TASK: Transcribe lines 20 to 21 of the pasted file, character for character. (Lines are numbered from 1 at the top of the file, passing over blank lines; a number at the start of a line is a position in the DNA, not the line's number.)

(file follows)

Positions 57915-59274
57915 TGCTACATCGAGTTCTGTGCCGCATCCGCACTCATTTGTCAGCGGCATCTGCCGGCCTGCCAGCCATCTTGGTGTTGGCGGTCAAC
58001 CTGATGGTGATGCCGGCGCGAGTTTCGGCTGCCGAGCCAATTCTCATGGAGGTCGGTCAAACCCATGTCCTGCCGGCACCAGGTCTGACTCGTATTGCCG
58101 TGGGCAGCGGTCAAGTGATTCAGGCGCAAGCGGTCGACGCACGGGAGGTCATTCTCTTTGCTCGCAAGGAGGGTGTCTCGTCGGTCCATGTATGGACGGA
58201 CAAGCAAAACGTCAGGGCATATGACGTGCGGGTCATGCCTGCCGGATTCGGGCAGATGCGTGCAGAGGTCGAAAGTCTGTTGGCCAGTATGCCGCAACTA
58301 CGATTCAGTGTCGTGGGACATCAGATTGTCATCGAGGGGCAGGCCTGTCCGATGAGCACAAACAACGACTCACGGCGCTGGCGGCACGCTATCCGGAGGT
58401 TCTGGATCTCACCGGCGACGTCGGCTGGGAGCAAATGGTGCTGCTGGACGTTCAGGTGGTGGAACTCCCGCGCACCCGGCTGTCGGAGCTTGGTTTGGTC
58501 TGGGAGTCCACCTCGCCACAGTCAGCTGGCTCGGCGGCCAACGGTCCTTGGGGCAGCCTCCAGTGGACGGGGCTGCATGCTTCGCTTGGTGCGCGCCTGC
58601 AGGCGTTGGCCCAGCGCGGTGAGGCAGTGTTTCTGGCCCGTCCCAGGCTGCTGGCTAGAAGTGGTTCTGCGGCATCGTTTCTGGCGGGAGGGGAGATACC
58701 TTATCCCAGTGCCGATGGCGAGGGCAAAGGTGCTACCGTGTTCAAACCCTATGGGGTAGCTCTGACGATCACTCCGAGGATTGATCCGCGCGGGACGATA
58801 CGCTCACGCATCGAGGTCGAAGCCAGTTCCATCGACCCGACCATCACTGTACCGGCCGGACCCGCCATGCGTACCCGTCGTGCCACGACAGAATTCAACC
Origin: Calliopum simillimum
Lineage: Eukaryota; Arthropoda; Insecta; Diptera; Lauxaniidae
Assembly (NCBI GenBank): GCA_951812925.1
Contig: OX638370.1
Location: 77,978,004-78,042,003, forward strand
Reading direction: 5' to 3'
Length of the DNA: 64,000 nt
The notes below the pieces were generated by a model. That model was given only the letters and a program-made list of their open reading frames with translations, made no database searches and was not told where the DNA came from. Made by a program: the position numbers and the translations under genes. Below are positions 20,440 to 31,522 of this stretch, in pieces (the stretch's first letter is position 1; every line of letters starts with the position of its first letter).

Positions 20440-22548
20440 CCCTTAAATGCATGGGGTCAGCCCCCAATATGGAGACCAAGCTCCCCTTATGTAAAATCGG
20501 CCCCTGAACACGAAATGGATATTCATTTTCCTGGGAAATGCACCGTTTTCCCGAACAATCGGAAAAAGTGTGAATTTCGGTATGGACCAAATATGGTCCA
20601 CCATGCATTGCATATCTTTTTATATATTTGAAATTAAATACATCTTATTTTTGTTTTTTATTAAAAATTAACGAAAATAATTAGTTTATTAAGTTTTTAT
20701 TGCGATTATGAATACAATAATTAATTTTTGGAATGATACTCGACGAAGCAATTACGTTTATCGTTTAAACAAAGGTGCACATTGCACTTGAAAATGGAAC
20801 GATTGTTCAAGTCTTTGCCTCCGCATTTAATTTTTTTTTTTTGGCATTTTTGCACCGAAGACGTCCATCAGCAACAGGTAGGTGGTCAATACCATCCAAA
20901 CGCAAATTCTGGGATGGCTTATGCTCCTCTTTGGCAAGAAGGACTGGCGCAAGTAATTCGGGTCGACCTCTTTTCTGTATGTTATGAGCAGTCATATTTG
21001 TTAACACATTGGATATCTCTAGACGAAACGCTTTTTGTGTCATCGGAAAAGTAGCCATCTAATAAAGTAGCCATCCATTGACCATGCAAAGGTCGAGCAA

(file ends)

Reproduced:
Positions 20440-22548
20440 CCCTTAAATGCATGGGGTCAGCCCCCAATATGGAGACCAAGCTCCCCTTATGTAAAATCGG